From “On Tyranny: Twenty Lessons from the Twentieth Century” by Timothy Snyder
The Yale psychologist Stanley Milgram, contemplating Nazi atrocities, wanted to show that there was a particular authoritarian personality that explained why Germans behaved as they had. He devised an experiment to test the proposition, but failed to get permission to carry it out in Germany. So he undertook it instead in a Yale University building in 1961 – at around the same time that Adolf Eichmann was being tried in Jerusalem for his part in the Nazi Holocaust of the Jews.
Milgram told his subjects (some Yale students, some New Haven residents) that they would be applying an electrical shock to other participants in an experiment about learning. In fact, the people attached to the wires on the other side of a window were in on the scheme with Milgram, and only pretended to be shocked. As the subjects (thought they) shocked the (people they thought were) participants in a learning experiment, they saw a horrible sight. People whom they did not know, and against whom they had no grievance, seemed to be suffering greatly – pounding the glass and complaining of heart pain. Even so, most subjects followed Milgram’s instructions and continued to apply (what they thought were) ever greater shocks until the victims appeared to die. Even those who did not proceed all the way to the (apparent) killing of their fellow human beings left without inquiring about the health of the other participants.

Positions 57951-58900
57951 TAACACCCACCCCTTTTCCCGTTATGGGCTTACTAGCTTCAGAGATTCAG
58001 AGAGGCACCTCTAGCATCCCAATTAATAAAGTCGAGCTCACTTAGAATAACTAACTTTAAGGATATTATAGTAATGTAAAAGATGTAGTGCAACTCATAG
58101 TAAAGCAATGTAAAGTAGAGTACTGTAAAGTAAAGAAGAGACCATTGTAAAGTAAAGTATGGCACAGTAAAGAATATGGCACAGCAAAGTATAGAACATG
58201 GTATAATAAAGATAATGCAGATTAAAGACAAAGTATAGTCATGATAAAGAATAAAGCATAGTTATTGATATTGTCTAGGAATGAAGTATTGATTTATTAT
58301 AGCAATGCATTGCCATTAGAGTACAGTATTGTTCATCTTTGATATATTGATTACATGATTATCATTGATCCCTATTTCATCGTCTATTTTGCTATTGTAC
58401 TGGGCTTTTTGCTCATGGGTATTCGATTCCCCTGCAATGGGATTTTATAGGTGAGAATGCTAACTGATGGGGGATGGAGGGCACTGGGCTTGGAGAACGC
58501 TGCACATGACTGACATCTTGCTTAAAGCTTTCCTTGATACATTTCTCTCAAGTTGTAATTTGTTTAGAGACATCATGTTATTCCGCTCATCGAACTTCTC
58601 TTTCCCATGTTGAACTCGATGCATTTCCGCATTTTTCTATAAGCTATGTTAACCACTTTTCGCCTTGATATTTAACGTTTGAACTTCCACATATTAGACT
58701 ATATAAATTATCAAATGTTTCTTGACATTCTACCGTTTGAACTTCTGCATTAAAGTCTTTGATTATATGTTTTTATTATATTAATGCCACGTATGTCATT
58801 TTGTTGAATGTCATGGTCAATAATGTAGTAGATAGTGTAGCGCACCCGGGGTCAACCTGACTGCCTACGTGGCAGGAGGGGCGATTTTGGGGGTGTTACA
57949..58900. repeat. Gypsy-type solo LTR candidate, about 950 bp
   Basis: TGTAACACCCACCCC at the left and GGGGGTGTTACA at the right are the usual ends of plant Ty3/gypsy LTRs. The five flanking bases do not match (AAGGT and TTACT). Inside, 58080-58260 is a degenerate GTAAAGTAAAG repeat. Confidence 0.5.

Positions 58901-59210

Milgram grasped that people are remarkably receptive to new rules in a new setting. They are surprisingly willing to harm and kill others in the service of some new purpose if they are so instructed by a new authority. “I found so much obedience,” Milgram remembered, “that I hardly saw the need for taking the experiment to Germany.”